lt over the former Temple of Zeus. The “steps” down were slippery muddy things, and everyone was falling on their asses; I only fell on my hands. We were well-dressed, having no idea what we were in for. At the bottom was the Cave of Typhon, with a running stream. We arrived back up and a few happy rednecks told everyone who would listen that they never would have fallen going down or up. Then we went to Hell, Cehennem Deresi, which, paradoxically, you have to walk uphill to get to, but once you get there, there’s a platform, and you step out onto it and look into a deep, scary hole. Last thing we saw there was Asthma Cave, which had 200 meters of subterranean halls with stalactites and stalagmites that rivaled Howe Caverns but barely rates a mention in Turkish guidebooks – this country never ceases to fascinate me. No guided tours, but it did have a spiral staircase down that smelled like sweat and a guy at the bottom hawking photos.

Heading east, we went to Antakya, which is the site of ancient Antioch. By the 2nd century BC it had a half-million, but like so much else in the region, it was sacked, suffered earthquakes, was abandoned, and passed into the French after WWI, who only had it for a few years but that’s a good thing, because they built some fine-looking buildings (the prettiest of which is now a porno theater). They had a spectacular archeological museum with a huge collection of Roman mosaics, many were from Greek mythology; our guide Elif explained them to us. Antakya also had Sen Piyer Kilisesi, the cave church of St. Peter, a small little nothing; Peter was in Antioch between AD 47 and 54 and set up one of the world’s first Christian communities, and may have even preached from this hole. We ate at the Sultan Sofrasi, a wonderful place where we had Tantuni (dried meat and salad in pita) and Bumbar (intestines filled with rice). They had a book with the region’s recipes, poems, folklore, and songs; a guy autographed his picture in it for me.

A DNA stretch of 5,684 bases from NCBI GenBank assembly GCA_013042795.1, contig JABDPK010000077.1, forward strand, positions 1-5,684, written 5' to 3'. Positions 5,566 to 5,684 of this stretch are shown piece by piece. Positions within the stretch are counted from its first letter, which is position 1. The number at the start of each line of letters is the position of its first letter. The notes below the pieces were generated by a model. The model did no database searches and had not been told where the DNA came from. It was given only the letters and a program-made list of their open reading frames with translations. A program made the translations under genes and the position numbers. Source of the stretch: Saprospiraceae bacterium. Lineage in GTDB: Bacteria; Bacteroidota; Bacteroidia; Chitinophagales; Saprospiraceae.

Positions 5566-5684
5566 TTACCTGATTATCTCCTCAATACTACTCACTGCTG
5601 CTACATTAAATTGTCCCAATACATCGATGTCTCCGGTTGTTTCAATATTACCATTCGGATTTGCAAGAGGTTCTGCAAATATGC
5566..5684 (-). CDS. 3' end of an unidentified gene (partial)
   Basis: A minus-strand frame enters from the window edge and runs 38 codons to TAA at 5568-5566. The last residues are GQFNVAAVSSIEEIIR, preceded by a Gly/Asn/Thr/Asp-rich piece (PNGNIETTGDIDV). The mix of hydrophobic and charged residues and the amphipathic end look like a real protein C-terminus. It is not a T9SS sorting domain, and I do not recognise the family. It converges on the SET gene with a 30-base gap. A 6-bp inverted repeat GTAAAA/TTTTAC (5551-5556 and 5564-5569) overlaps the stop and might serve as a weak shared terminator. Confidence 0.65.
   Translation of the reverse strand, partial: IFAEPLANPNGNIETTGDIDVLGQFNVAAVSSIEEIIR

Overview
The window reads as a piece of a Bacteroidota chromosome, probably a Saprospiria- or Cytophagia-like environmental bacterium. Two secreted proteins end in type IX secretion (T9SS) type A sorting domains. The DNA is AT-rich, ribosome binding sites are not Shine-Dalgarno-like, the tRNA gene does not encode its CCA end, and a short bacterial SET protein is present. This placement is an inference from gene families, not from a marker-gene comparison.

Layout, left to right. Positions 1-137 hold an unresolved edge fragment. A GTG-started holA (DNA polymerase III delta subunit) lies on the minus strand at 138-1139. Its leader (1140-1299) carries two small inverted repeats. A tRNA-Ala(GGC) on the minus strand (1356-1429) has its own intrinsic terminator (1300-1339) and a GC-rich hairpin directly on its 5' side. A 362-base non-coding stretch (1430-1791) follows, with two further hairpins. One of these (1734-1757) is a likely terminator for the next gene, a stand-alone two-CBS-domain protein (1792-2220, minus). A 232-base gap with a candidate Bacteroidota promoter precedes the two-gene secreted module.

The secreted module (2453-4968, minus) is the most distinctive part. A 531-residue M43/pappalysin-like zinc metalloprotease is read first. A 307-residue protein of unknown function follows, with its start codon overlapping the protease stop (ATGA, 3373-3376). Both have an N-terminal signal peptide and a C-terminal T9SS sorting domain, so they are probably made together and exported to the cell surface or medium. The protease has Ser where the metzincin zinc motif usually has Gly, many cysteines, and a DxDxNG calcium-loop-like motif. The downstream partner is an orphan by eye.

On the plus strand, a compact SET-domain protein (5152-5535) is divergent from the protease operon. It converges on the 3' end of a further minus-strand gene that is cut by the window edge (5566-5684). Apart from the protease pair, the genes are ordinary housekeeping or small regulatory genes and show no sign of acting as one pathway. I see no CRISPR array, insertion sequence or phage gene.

Kadri wanted to go to Gaziantep, which was ugly as hell, but I did get to eat Sobiyet and Bulbul, both (especially the former) the best baklava dishes I’d ever had. From there we drove to Urfa, my favorite of all. Urfa’s now called Sanliurfa, “Glorious Urfa,” for its resistance to the French invasion and occupation of 1918-20. We took a public bus to a hotel Kadri found. On the bus, a local was having far too much fun ogling our women; Kadri, first off the bus, made a nice point of bashing into his shoulder; Eylul kneed his leg; and I, not having seen any of this, was last off; the guy yelled at me as I passed, “You bunch of bears!” and I had not a clue why. The hotel was the Gulizar Konukevi, a real palace, and Kadri and I signed in and walked around, bonding, taking pictures of the glorious courtyard, of the hamam, standing on the beautifully-restored roof, marveling at our perfectly-decorated Ottoman rooms with the beds on the floor and rugs all over the walls. You can imagine how surprised I was to hear Elif emerge from the room and proclaim, “It’s a shithole.” “Why is it a shithole, Elif?” “Where’s the bathroom?” Let’s see…no, that’s a closet…no, another mini closet…oops, it’s a shared Turkish squat-toilet downstairs across the courtyard. “Where’s the shower?” Let’s see…inside the hamam… Sometimes guys forget that having a private bath is a make-or-break for people who cannot do their ablutions in a shared space. What it all meant was that Elif, Eylul, and Isik would not be able to poop that night.

We were to have no such problems later in the trip, however.